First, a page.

Friday, March 03, 2006

Beowulf Hobbyists of the World, Unite!

I found this site about Beowulf via Language Hat, and it opens with this charming paragraph:
These pages present work done by translators of Old English, and Beowulf
scholars. I am a Beowulf hobbyist (how nerdy can you get!) and not an expert on
Anglo-Saxon literature or translation. But I do own about 140 books on Beowulf
and related topics, and I have tried to present information that will help
others to get started in their studying of the poem.

I've got to admit, this is the first time I've heard of a "Beowulf hobbyist," but it is a trend I'd like to encourage. The only part of this that makes me hesitate is the professional hazard of history professors, who often complain that they find themselves accosted by history hobbyists with conversations running like this:

Hobbyist: What is it you do?
Prof: I'm a history professor at Local University.
Hobbyist: Really? That's great! I happen to be a bit of a history buff
Prof: (Uh oh)
Hobbyist: What do you think about Major Doe's decision to charge at the
Battle of Whatever against the orders of General Roe?
Prof: I don't really know anything about that.
Hobbyist: Come on, you can level with me. My great-granddaddy was in that
charge. I've studied every detail of that decision.
Prof: Really, I don't know much about it. I'm not a Civil War
Hobbyist (with disgust): You don't have an opinion on Major Doe's Charge?
And you call yourself a history professor?

I'm just afraid that one day I'll run into Syd Allan on a flight, and he'll ask my opinion of the translation of a particular hapax legomenon.


  1. I'm not a professor, but even I get this kind of stuff when people hear I studied English literature. One person kept grilling me about various theories of Shakespeare's "true identity" and seemed rather shocked to discover that I wasn't "up" on all the theories.

  2. I would have to classify myself as a Beowulf hobbyist, too, since (alas!) I didn't even read it in modern English till a few years ago. That led me to the much broader field of Germanic languages and literature. If all goes well, academic studies of the same will happen in the not-too-distant future. In the meantime, don't worry, I have enough contacts with academia to know better than accost professors. :-P I do hope to interest more lay people in Germanic literature and language issues through my own blog, which is ultimately just my way of keeping my finger in the Black Forest cake of Germanic studies.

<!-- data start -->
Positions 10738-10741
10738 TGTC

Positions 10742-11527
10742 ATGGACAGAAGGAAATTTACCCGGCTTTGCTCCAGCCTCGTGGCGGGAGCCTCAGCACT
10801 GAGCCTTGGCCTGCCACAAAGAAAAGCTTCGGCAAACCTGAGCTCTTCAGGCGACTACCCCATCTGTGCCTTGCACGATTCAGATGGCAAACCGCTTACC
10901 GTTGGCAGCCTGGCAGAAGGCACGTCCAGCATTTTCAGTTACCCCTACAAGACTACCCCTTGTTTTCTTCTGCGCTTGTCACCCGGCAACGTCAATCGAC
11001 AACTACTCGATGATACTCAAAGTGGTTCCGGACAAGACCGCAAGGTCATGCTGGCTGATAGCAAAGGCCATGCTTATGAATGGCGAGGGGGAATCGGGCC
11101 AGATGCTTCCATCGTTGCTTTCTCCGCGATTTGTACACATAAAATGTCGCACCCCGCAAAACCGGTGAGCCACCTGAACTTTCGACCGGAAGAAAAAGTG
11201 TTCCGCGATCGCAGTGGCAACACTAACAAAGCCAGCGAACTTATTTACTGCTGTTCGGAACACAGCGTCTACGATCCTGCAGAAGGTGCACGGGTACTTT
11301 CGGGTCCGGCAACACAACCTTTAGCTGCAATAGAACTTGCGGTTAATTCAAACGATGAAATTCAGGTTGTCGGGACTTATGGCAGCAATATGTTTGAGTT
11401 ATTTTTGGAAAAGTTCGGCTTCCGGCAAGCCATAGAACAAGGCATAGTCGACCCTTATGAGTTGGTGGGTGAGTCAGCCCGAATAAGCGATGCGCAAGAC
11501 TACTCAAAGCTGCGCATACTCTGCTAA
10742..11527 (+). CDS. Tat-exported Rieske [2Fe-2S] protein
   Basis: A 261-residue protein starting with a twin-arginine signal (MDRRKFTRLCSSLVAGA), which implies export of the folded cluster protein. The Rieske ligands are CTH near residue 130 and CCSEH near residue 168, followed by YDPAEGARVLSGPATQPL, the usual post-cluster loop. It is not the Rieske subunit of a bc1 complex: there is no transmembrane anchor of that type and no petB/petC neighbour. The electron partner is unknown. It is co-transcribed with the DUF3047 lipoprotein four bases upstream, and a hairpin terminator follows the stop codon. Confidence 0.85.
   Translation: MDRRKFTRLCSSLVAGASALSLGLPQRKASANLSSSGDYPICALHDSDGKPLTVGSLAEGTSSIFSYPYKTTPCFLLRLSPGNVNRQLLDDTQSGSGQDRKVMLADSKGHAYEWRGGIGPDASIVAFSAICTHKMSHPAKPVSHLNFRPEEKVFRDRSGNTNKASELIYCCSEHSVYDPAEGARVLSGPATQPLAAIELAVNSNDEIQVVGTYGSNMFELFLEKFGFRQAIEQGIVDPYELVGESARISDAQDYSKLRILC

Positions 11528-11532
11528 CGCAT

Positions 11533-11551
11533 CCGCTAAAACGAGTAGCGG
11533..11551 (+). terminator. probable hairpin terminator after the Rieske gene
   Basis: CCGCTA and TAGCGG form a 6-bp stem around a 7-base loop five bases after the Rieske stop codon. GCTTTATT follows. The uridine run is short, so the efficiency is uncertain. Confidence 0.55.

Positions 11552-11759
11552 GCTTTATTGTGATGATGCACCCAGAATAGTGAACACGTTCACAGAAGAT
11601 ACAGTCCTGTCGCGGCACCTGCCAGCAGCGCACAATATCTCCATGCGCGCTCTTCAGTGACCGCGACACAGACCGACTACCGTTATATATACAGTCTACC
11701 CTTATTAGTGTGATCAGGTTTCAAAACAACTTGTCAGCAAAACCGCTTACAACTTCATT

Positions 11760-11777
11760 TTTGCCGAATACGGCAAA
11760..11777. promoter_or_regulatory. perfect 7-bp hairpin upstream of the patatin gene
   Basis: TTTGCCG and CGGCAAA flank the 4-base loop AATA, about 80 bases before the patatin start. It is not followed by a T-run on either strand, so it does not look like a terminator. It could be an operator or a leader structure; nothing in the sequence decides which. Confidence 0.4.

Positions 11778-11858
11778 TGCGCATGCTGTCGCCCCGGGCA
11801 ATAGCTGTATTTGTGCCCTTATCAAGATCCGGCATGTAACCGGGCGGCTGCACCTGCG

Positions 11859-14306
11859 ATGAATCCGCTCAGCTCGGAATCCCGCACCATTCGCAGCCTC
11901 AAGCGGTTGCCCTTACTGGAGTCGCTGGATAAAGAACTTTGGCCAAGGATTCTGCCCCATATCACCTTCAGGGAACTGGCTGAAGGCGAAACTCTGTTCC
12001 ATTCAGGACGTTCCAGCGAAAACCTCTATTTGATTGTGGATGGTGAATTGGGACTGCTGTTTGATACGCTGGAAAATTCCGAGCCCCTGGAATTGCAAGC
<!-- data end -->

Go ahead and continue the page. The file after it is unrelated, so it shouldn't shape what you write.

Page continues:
3. After seven years as a very part-time adjunct, I'm still amused by how irked my students are by all the things I don't know, examples of which have included medieval embroidery, Celtic languages, metallurgy, neopaganism, Scottish history, regional developments in medieval agriculture, and the 40 most recent fantasy novels about Arthur and Guenevere. Heck, I once had a student who criticized me for not handing back papers according to a system that conformed with game theory. For every nut, though, I meet at least five students who have something new to teach me, and their interest in some obscure area of medieval life plus a little research guidance often leads to some pretty good papers.

    What's harder is disabusing students of their cherished myths about the Middle Ages--but that's a subject for another post entirely.

  4. Thanks for introducing this site. I've added it to my blogroll links under Old English.

    My pet peeve is that so many people still refer to "The Dark Ages." But that's more to do with my interests in history...

    Jeffery Hodges

    * * *

  5. I feel your pain. The most common question I'll get about economics is about next quarter's forecasts, or interest rates, or a good stock to buy. (As if I'd be sitting in an advance-purchase seat in coach with that information!)

    My usual response is something along the lines of "economics is sex, death, and why the lines are longest at the rollercoaster."